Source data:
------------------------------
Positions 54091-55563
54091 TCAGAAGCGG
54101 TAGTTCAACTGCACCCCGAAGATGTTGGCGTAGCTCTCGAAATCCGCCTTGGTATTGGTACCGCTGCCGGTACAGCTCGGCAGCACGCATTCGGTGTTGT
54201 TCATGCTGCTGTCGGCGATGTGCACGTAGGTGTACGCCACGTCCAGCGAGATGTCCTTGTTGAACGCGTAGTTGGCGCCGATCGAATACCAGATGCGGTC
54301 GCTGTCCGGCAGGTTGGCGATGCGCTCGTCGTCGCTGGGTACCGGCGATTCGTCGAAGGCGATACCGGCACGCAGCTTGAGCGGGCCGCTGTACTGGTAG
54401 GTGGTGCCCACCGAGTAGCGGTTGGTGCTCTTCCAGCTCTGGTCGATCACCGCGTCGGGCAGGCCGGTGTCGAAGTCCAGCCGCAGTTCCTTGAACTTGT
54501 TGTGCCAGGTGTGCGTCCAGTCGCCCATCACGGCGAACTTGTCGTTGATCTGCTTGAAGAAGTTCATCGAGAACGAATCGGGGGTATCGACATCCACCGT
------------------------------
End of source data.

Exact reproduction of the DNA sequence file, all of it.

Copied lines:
Positions 54091-55563
54091 TCAGAAGCGG
54101 TAGTTCAACTGCACCCCGAAGATGTTGGCGTAGCTCTCGAAATCCGCCTTGGTATTGGTACCGCTGCCGGTACAGCTCGGCAGCACGCATTCGGTGTTGT
54201 TCATGCTGCTGTCGGCGATGTGCACGTAGGTGTACGCCACGTCCAGCGAGATGTCCTTGTTGAACGCGTAGTTGGCGCCGATCGAATACCAGATGCGGTC
54301 GCTGTCCGGCAGGTTGGCGATGCGCTCGTCGTCGCTGGGTACCGGCGATTCGTCGAAGGCGATACCGGCACGCAGCTTGAGCGGGCCGCTGTACTGGTAG
54401 GTGGTGCCCACCGAGTAGCGGTTGGTGCTCTTCCAGCTCTGGTCGATCACCGCGTCGGGCAGGCCGGTGTCGAAGTCCAGCCGCAGTTCCTTGAACTTGT
54501 TGTGCCAGGTGTGCGTCCAGTCGCCCATCACGGCGAACTTGTCGTTGATCTGCTTGAAGAAGTTCATCGAGAACGAATCGGGGGTATCGACATCCACCGT